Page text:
The ideal, of course, doesn't seem to exist, at least for me, at least here. I suppose, to go back to the tribal as I'm wont to do, it would be a group of closely related allomothers (men and women) who would care communally for the group's young. The baby would have free access to the biological mother for breastfeeding, but the responsibility would be distributed over a wider group of caring adults (as well as older children), and the infant would bond with these other caregivers. If the mother wished to take a nap, or work at a task, she could do so without feeling guilty or harassed. The child would not feel abandoned in such a case, because he or she would be with familiar caregivers and could return to the mother at any time.

The reality in our Western culture seems to be a dichotomy of two imperfect choices: The mother shoulders all the burdens of caring for her young, alone for much of the day and tasked with being the primary or sole crayonsprovider of sustenance, comfort, and entertainment. Or, a caretaker is solicited to share the childcare responsibilities, but often the caregiver in this case is unrelated to the children, a professional hired for that purpose, and there's no widespread or lifelong cultural accountability in the relationship — either (adult) party can end it at any time. And having someone not as invested in the child's wellbeing provide care necessarily lowers the standards for attachment, and in group daycare situations, children might not get the quantity of adult connection they need. Further, since the care is generally provided away from the mother, the baby no longer has easy access to breastfeeding and other forms of mama-only comfort.

So, even though I wholeheartedly encourage women who want a meaningful life apart from their mothering to pursue their paths, and even though I unreservedly deplore the double standard that sets up such a conundrum for women but not for men, I can't embrace outside childcare as an ideal solution.

(I went to find some insightful and more in-depth posts on the topic at Raising My Boychick and found the one I was looking for: The USA is misogynist and anti-family, or, I am not a SAHM, as well as two current ones dealing specifically with the mommy-wars topic as it relates to institutional gender inequality: The patriarchy loves the mommy wars and More thoughts on the mommy wars. I swear these had not been posted when I wrote the above, but it's not like you would have been under some misapprehension that I was copying Arwyn anyway.)


And yet...we make our choice

So, where does this leave me and mine?

I've been trying and wanting to raise Mikko to be bilingual, a benefit I never had but got a taste of when my family moved to Berlin in my youth. Without a tribe of similar German speakers around, I'm finding it hard to shoulder the responsibility on my own.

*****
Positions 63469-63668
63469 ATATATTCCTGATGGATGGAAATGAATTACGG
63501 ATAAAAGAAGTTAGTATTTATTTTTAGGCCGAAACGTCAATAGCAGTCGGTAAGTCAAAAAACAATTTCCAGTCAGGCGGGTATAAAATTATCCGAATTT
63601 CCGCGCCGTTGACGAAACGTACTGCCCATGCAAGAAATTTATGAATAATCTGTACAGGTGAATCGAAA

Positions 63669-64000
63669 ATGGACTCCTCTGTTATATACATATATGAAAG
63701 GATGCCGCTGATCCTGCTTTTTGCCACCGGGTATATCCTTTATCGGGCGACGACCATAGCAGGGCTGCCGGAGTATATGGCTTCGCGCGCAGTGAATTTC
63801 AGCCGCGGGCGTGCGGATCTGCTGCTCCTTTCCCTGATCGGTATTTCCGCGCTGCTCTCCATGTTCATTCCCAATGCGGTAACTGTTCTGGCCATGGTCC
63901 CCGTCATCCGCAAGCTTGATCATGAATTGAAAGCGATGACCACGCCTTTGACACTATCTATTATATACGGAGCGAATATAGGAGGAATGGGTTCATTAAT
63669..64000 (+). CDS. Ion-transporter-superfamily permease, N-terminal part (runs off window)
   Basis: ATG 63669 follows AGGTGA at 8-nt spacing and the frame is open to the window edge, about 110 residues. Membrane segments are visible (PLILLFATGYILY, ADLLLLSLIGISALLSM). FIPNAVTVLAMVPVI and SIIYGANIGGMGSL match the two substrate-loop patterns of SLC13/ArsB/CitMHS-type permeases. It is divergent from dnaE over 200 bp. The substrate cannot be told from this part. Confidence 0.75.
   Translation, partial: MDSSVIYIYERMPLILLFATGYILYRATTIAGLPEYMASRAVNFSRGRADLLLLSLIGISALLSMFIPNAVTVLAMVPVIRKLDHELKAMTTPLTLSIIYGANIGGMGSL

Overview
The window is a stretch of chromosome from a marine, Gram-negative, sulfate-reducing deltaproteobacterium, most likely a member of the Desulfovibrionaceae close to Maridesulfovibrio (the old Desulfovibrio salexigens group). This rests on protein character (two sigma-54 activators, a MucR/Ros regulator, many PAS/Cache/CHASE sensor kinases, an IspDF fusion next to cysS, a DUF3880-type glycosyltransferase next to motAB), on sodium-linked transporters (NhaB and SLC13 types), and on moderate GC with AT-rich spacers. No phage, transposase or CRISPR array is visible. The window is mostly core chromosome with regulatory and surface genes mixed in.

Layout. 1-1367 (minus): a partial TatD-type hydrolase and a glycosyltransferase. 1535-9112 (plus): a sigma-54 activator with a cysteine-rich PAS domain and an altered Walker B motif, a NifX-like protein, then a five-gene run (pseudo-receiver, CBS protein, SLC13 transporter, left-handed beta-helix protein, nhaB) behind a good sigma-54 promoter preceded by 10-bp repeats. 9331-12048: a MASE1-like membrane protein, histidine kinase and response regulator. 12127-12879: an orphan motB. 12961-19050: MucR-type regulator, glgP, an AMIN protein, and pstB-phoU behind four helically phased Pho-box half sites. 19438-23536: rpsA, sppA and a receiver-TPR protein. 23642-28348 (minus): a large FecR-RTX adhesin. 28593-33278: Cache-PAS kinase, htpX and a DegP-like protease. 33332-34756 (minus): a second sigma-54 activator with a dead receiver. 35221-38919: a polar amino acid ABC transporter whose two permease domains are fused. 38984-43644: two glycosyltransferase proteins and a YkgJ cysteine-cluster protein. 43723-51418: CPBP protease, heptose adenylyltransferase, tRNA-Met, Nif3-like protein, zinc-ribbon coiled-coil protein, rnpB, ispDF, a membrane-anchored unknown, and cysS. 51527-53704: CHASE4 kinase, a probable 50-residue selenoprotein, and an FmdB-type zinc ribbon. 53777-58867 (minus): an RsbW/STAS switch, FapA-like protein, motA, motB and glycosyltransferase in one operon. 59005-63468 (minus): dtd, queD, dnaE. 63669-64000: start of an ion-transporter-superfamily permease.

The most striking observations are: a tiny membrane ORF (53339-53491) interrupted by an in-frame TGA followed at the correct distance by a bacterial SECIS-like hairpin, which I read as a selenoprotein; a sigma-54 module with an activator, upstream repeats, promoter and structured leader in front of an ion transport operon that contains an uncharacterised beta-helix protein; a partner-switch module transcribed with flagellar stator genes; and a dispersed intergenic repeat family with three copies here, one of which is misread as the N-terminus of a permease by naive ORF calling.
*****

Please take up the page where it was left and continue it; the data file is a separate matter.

So when I heard that a half-day German preschool for young kids (technically ages 2 to 5, but there are some younger kids there, too) was opening up enrollment, I realized that might be my answer.

We visited the school, and I fell in love — with the concept, with the teachers, with the cute little wooden toys, with hearing the other open-house visitors speaking confidently in German to each other and to their children.

Paying for it is going to be a pinch, but we figure we can quit at any time if we figure out that we can't afford it. The cheapest option is also the most appealing from an attachment standpoint, which is two half-days a week.

We settled on it, and both of us parents were excited. Sam looked forward to Mikko making some actual friends, and I was preschool friendsgiddy at the thought of his burgeoning German language skills.

By the day after our resolution was made, though, I was wracked with indecision. Could we really send away our little boy for eight hours a week? Would he fall apart? Would he scream the whole time? Would he hate us? Would we do him irreparable harm? Would it hurt our breastfeeding relationship?

I had been excited about the prospect of three-plus hours twice a week of undistracted writing time to work on my novels, but now I began to feel selfish and unmotherly. Was I doing this just to shirk my duties to my one-year-old son, when there are years ahead that I could be writing?

Back and forth, back and forth — excitement, despair. The teacher emailed photos from the past week, and I thought how fun it would be to see our little Mikko in these pictures, to view what he'd been playing with during his time with them. And then I started analyzing the young children's facial expressions and wondering if they were all missing their mothers. And then, regardless, I had a pang that Mikko would have all these experiences without me. And then I started wondering — am I just obsessive, that type of attachment-parenting advocate whom everyone derides as simply unable to let go and allow her children to grow and leave?